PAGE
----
US caught in dilemma over whether to kill US citizen linked to al-Qaeda
CIA drones are tracking al-Qaeda suspect, but under new rules only the military can attack
A debate is under way within the US government about whether to kill an American citizen and suspected member of al-Qaeda who is believed to be planning attacks on US targets overseas.
The case underscores the complexities of Barack Obama's new stricter targeting guidelines for the use of deadly drones.
The CIA drones watching the suspect cannot strike because he is an American citizen. The Pentagon drones that could are barred from the country where he is hiding, and the Justice Department has not yet finished building a case against him.
Four US officials said the suspected terrorist was in a country that refused US military action on its soil. Obama's new policy says American suspected terrorists overseas can be killed only by the military, not the CIA.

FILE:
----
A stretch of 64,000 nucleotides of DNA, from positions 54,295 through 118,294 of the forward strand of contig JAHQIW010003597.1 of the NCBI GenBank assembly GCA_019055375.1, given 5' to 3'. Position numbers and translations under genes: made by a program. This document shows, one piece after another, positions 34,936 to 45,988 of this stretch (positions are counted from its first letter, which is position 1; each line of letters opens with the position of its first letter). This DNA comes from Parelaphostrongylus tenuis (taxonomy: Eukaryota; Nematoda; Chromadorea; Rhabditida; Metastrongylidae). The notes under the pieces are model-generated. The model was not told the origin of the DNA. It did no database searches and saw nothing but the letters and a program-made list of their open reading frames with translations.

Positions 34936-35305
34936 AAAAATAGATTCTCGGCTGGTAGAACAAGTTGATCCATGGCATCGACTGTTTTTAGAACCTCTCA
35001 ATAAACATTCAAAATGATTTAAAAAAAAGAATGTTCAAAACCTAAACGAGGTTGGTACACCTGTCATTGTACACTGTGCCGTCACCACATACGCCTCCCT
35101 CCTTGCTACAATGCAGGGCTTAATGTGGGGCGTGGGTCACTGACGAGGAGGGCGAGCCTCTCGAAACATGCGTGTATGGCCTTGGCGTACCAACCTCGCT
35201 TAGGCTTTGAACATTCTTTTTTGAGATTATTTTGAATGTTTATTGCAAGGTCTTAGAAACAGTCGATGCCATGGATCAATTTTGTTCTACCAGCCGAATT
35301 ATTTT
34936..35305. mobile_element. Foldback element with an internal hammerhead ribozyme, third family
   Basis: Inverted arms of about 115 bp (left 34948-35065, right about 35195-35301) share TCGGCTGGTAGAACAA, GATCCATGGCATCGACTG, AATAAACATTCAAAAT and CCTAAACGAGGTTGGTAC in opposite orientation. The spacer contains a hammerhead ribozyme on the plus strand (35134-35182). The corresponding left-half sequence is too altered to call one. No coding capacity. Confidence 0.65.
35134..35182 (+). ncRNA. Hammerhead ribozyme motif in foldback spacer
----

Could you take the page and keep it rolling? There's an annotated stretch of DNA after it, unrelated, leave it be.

Two of the officials said the man was an al-Qaeda facilitator directly responsible for deadly attacks against US citizens overseas and who continued to plan attacks against them using improvised explosive devices.
The officials said the suspected terrorist was well-guarded and in a fairly remote location, so any unilateral attempt by US troops to capture him would be risky and even more politically explosive than a US missile strike.
White House press secretary Jay Carney said on Monday that he would not comment on specific operations and pointed to Obama's comments in his major counter-terrorism speech last May about drone policy.
"When a US citizen goes abroad to wage war against America and is actively plotting to kill US citizens, and when neither the United States, nor our partners are in a position to capture him before he carries out a plot, his citizenship should no more serve as a shield than a sniper shooting down on an innocent crowd should be protected from a SWAT team," Carney said, quoting from Obama's speech last year.
Under Obama's new guidelines, lethal force must be used only "to prevent or stop attacks against US persons, and even then, only when capture is not feasible and no other reasonable alternatives exist to address the threat effectively".
The target must also pose "a continuing, imminent threat to US persons" - the legal definition of catching someone in the act of plotting a lethal attack.